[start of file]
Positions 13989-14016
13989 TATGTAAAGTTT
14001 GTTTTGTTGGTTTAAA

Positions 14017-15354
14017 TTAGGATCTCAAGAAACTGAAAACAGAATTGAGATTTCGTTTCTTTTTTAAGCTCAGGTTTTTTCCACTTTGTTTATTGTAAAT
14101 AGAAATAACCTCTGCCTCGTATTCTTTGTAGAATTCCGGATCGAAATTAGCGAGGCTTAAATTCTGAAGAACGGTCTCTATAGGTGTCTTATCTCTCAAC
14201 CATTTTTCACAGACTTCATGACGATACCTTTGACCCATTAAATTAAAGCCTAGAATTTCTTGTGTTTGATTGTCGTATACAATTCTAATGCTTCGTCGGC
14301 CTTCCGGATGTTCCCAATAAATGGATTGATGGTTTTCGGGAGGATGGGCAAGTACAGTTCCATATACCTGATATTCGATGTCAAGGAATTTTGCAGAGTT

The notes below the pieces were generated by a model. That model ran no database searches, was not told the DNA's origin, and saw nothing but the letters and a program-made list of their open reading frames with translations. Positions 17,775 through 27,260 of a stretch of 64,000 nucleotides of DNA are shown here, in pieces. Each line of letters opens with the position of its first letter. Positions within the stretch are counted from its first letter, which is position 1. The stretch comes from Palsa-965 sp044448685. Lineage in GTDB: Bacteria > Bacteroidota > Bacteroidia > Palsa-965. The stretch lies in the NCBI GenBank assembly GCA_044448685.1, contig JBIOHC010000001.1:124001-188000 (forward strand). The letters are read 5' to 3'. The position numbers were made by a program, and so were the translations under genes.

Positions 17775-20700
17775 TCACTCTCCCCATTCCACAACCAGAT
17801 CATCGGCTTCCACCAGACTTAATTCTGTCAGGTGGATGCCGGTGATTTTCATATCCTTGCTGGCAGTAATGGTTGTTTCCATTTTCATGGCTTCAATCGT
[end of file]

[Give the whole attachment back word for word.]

Positions 13989-14016
13989 TATGTAAAGTTT
14001 GTTTTGTTGGTTTAAA

Positions 14017-15354
14017 TTAGGATCTCAAGAAACTGAAAACAGAATTGAGATTTCGTTTCTTTTTTAAGCTCAGGTTTTTTCCACTTTGTTTATTGTAAAT
14101 AGAAATAACCTCTGCCTCGTATTCTTTGTAGAATTCCGGATCGAAATTAGCGAGGCTTAAATTCTGAAGAACGGTCTCTATAGGTGTCTTATCTCTCAAC
14201 CATTTTTCACAGACTTCATGACGATACCTTTGACCCATTAAATTAAAGCCTAGAATTTCTTGTGTTTGATTGTCGTATACAATTCTAATGCTTCGTCGGC
14301 CTTCCGGATGTTCCCAATAAATGGATTGATGGTTTTCGGGAGGATGGGCAAGTACAGTTCCATATACCTGATATTCGATGTCAAGGAATTTTGCAGAGTT

The notes below the pieces were generated by a model. That model ran no database searches, was not told the DNA's origin, and saw nothing but the letters and a program-made list of their open reading frames with translations. Positions 17,775 through 27,260 of a stretch of 64,000 nucleotides of DNA are shown here, in pieces. Each line of letters opens with the position of its first letter. Positions within the stretch are counted from its first letter, which is position 1. The stretch comes from Palsa-965 sp044448685. Lineage in GTDB: Bacteria > Bacteroidota > Bacteroidia > Palsa-965. The stretch lies in the NCBI GenBank assembly GCA_044448685.1, contig JBIOHC010000001.1:124001-188000 (forward strand). The letters are read 5' to 3'. The position numbers were made by a program, and so were the translations under genes.

Positions 17775-20700
17775 TCACTCTCCCCATTCCACAACCAGAT
17801 CATCGGCTTCCACCAGACTTAATTCTGTCAGGTGGATGCCGGTGATTTTCATATCCTTGCTGGCAGTAATGGTTGTTTCCATTTTCATGGCTTCAATCGT